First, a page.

CPR phone app could save lives

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A Tangent volunteer firefighter wants to bring a smart phone app to Linn County that would alert CPR-trained residents when a cardiac arrest was occurring in the area. 

“It could be very important. For a population of 100,000, there’s about 50 sudden cardiac arrests per year,” said Brice Walters, 27, of Tangent.

Walters said that the chance of survival goes down 10 percent each minute someone is in cardiac arrest. And it usually takes a fire department at least five minutes to get to the scene of an emergency in the best of conditions.

“Patients who get immediate bystander CPR do incredibly well, generally. People who don’t get CPR within eight to 10 minutes, outcomes aren’t as good,” Walters said.

The program is called PulsePoint, and eight 911 centers in Oregon already have it in place, including Salem, Walters said. In Clackamas in May, off-duty firefighter Scott Brawner of Tualatin Valley Fire & Rescue was working out when he got an alert. Using a map provided by the app, Brawner found the patient unconscious in the parking lot outside his health club in less than a minute and began performing CPR, according to PulsePoint. The patient made a full recovery.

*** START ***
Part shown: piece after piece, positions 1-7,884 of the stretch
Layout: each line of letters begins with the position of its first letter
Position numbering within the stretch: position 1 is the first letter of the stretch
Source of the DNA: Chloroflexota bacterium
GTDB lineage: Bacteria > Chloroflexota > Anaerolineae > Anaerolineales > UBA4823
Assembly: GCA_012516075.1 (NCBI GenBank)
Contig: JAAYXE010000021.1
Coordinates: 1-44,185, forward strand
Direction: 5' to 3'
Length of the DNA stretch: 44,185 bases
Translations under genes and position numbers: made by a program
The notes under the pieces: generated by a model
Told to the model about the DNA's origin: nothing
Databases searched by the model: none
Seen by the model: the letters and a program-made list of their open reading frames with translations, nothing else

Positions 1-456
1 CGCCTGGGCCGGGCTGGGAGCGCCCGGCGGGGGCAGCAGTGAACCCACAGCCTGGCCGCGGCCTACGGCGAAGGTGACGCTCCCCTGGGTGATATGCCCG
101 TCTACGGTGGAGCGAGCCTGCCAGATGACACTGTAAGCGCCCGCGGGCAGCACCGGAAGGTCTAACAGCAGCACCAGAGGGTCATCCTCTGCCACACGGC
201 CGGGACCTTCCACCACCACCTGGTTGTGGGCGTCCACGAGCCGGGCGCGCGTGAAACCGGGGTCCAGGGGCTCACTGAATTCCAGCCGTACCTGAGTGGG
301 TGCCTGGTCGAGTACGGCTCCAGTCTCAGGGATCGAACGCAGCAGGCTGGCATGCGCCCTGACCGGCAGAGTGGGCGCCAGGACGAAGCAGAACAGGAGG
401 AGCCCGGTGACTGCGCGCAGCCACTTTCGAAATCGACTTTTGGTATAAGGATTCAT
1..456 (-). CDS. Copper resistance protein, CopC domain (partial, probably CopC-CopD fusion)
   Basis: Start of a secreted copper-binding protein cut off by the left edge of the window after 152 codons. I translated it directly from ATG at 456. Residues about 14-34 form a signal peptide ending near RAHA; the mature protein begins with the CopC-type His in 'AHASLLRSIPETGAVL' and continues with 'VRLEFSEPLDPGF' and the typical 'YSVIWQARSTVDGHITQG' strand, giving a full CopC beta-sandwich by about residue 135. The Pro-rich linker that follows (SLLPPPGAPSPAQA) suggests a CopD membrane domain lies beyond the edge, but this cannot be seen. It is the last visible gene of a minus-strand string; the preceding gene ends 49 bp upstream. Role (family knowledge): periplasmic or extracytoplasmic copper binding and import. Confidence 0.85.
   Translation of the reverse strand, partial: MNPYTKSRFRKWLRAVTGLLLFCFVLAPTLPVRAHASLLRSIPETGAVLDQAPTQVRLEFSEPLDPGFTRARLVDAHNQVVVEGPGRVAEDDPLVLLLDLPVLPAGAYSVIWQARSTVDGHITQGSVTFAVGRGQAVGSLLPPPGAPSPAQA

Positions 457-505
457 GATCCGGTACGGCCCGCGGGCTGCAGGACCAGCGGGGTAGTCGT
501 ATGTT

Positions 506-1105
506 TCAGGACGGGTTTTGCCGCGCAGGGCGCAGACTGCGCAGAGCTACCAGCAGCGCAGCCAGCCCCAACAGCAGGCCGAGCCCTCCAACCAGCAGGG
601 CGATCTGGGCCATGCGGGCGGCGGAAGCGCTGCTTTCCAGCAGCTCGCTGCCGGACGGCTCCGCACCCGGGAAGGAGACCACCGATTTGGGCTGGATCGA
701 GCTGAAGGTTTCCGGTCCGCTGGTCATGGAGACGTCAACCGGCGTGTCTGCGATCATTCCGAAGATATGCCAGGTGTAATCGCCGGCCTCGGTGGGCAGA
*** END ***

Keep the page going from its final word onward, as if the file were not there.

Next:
“By adopting PulsePoint, agencies are removing much of the fate and luck in survival by involving CPR-trained citizen rescuers in cardiac arrest response,” Brawner said, in a statement on the nonprofit’s website.

Walters learned about PulsePoint during a training session in Salem in June.

He was immediately interested because he works as a nurse in the intensive care unit at Good Samaritan Regional Medical Center in Corvallis. Walters sees patients who come in after having cardiac arrest, and knows how important getting CPR quickly can be. Tangent Fire Chief Scott Casebolt said the phone app was another way to save lives. He hoped that Linn County agencies, and perhaps even Benton County agencies, would be on board with the program. PulsePoint operates by 911 dispatch center, so every fire agency in Linn County would be covered if Walters is successful. He and Casebolt were unsure about where funding would come from, however.

PulsePoint costs just more than $50,000 to start up and run for five years for a dispatch center, and that includes promotional and advertising costs to get residents to sign up, Walters said. Casebolt said Tangent Fire District alone doesn’t have that sort of money. The phone app also directs people to defibrillators that are available to the pubic in emergencies, such as at public schools. Walters said Tangent Fire District will start a community CPR program in 2015 that could go hand-in-hand with PulsePoint.

For more information on PulsePoint, go to PulsePoint.org.


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